"Culture eats strategy for breakfast" - Peter Drucker

A famous saying is that ‘culture eats strategy for breakfast’. That notion follows the belief that you can better have a crappy strategy with a strong, engaged culture than the other way around. Even when a strategy is wrong, a good culture will bit by bit autocorrect it’s direction, while a right strategy with no support or engagement of the underlying culture will fail per definition. So maybe the answer to companies wanting to find the right strategy for their future is a mission impossible? Maybe we can better start thinking what kind of culture could help you to prepare for that what’s laying in the future?

" Bio inspired design: What could we learn from 3.8 billion years of evolution of systems in nature?! "

For me (but I know I’m a radical on this topic ;-) it’s all about the design for thriveability which very much includes the spirit of creativity, taking the risk of not making it, daring to dépend on your environment - not control it. The term to thrive is a key aspect in the design according to the principles of Biomimicry: What could we learn form 3.8 billion years of evolution of systems in nature?! 

The reason I studied marketing was not to learn how to influence 'the people', but the other way around; how to be knowledgable about the needs of people and environment and how that could influence the direction of the company.

Amongst others we could learn that another way to prepare or deal with uncertain times is not to try and control the organisation or worse, trying to control the entire environment (users, partners, market etc), but moreover to allow for a more open system, a dynamic equilibrium, a chaordic structure and thus an organisation that is not preventing but continuously learning by training itself to deal with tensions and rapidly changing habitats. Such an organisation is less conservative and institutionalised, less protective, yet more agile, resilient, aware, engaged and present. Sounds great, but not easy at all; Letting uncertainty exist is extremely hard work!

"Letting uncertainty be, is extremely hard work!

Risk and even fatality are part of the formula of life for every existing organism, so why not for organisations? Early in my career I was trained at Hewlett-Packard, which was very Total Quality Control minded. I admired how planning & control can create such an immense scale and impact. But as a result af the control mind-set, 'world domination' became a kind of implicit purpose for these kind of corporations.


Later in my dotcom phase we went the totally opposite direction, extremely lean and agile teams, changing direction almost every day, using the immense energy and passion of the collective to deconstruct the barriers and pillars of the old system. But in a sense we were creating for the sake of creation and not rebuilding or taking responsibility of a new underlying environment that works for everybody. It just wasn't re-generative as a system.

The dotcom era broke down important barriers, but only now we are getting more into a re-generative phase.

I see the same now with the current start-up wave. Such start-ups try to become Future proof, not by being robust, but by being extremely lightweight: having no assets at all, no employees, not even a 'place' anymore. But does no assets also lead towards no responsibilities?! If you have nothing, if strategy can pivot anytime than nothing can hurt you, right? By almost being not exposed at all, by being so fluid, we will also have no real roots, we are not grounded, nothing to re-build upon? Is that an approach that will guide us through the uncharted territories of the future?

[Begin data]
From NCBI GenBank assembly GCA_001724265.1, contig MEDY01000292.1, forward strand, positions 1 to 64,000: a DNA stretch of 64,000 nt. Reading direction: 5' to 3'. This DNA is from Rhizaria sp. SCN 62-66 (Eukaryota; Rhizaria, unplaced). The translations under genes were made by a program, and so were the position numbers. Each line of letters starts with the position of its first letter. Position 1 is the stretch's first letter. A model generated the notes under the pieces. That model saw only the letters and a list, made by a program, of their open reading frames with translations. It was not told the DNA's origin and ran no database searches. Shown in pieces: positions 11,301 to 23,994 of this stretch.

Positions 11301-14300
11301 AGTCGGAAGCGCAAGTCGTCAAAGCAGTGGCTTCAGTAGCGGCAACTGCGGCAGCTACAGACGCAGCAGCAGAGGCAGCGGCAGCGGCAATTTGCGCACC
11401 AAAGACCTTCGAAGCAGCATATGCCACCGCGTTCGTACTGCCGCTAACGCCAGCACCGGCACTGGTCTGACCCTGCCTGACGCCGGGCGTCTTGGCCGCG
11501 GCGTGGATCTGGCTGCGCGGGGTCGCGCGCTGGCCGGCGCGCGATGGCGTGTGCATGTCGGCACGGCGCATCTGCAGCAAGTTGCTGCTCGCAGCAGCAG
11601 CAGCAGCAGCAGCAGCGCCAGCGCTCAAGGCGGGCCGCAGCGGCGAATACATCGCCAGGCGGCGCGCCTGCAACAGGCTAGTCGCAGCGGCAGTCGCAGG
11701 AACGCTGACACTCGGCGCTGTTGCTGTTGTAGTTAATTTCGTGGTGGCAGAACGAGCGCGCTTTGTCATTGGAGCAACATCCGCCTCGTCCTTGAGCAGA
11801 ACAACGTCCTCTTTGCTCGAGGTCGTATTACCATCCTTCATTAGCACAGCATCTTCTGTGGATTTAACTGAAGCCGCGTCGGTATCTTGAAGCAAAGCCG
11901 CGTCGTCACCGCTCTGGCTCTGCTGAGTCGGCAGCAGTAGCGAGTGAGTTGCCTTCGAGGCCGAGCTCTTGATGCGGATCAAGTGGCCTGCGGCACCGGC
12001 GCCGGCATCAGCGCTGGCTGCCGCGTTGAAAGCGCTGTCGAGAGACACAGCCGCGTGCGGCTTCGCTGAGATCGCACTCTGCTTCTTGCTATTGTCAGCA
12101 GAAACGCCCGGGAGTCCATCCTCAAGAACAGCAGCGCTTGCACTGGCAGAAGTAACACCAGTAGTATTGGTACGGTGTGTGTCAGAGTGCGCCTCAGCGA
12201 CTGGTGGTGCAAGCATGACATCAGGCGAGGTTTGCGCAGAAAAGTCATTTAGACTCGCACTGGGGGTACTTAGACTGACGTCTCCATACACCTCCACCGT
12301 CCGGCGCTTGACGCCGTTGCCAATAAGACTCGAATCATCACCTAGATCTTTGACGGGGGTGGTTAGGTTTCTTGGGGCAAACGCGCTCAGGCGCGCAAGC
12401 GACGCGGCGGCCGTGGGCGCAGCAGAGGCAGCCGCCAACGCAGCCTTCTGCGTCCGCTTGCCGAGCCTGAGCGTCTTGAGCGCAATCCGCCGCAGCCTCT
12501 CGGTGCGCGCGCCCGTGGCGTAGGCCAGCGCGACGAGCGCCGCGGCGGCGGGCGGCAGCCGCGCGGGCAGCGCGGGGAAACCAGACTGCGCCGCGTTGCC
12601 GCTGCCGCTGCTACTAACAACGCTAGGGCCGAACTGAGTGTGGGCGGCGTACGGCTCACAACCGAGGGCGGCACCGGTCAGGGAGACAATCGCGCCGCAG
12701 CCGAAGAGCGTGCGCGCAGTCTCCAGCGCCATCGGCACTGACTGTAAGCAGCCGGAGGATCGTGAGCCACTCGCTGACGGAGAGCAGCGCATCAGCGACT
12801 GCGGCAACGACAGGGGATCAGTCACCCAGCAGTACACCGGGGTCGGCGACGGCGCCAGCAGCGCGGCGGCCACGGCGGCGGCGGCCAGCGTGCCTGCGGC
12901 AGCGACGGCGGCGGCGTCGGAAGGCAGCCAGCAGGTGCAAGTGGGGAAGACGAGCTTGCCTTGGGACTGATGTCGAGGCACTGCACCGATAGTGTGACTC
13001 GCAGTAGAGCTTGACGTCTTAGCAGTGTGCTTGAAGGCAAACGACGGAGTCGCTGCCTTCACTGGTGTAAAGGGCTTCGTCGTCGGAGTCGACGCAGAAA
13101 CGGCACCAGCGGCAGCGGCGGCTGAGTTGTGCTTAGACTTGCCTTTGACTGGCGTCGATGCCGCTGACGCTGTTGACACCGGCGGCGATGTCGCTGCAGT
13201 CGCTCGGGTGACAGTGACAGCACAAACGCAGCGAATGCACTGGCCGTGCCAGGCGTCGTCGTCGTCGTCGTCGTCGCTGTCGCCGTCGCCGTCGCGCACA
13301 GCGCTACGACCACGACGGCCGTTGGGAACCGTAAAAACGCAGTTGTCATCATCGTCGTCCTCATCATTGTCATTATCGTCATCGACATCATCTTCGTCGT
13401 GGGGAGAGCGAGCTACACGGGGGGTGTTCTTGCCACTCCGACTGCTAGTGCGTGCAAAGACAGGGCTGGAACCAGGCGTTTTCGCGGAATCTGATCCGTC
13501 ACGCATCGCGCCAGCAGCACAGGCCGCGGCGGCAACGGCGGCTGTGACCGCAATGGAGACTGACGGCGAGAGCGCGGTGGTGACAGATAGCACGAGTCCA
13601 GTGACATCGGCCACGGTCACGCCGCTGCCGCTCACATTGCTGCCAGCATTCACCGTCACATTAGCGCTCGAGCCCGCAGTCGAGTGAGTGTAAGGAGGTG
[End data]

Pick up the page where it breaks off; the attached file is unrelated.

"The formula of life Σ Energy = Management + Creativity" - Sante Fe Institute

Link to my interview with G. West, on the formula of life


So rational, highly institutionalised, bulky, yet efficient and scalable organisations tend to become defensive and sometimes out right scared of uncertainty. I compared it to being like a dead tree, hyper-efficient, still standing tall with no real contribution. 

The opposite, passion driven start-ups, progressively shaping their own reality, embracing uncertainty to the max, are so fluid, can become so living in the moment that many of them lack real impact, they become drift wood, floating downstream with the zeitgeist.


If dead trees and drift wood are apparently not the answer, than how can we create a new flourishing ecosystem? After all this creative destruction, who is taking real responsibility and effort of re-generating and re-building our systems, together? How can we bridge those worlds of passion and scale, of efficiency and effect of people and systems? And how can we build that bridge while crossing it? For me those are the challenging questions of our time.


To conclude, there is a tention between ‘future proof’ elements like robustness, ratio, a control mindset versus the concept of 'adaptiveness' with elements like tention, paradox, the unexpected, imperfection, the subjective. That tention, that debate, is in a sense a mini version of the larger debate in society; rationality versus creativity, or the objective versus the subjective. 


Do we want to live in a world of efficiency, planning, knowing and control, where we-the-people have to adapt to the systems? Or can we appeal to a different way of organising, where systems adapt to óur needs allowing for more emotion, intuition, uncertainty, ambiguity and playfulness? 


Naturally it’s a crucible of both forces and that will be the epic challenge, for all of us.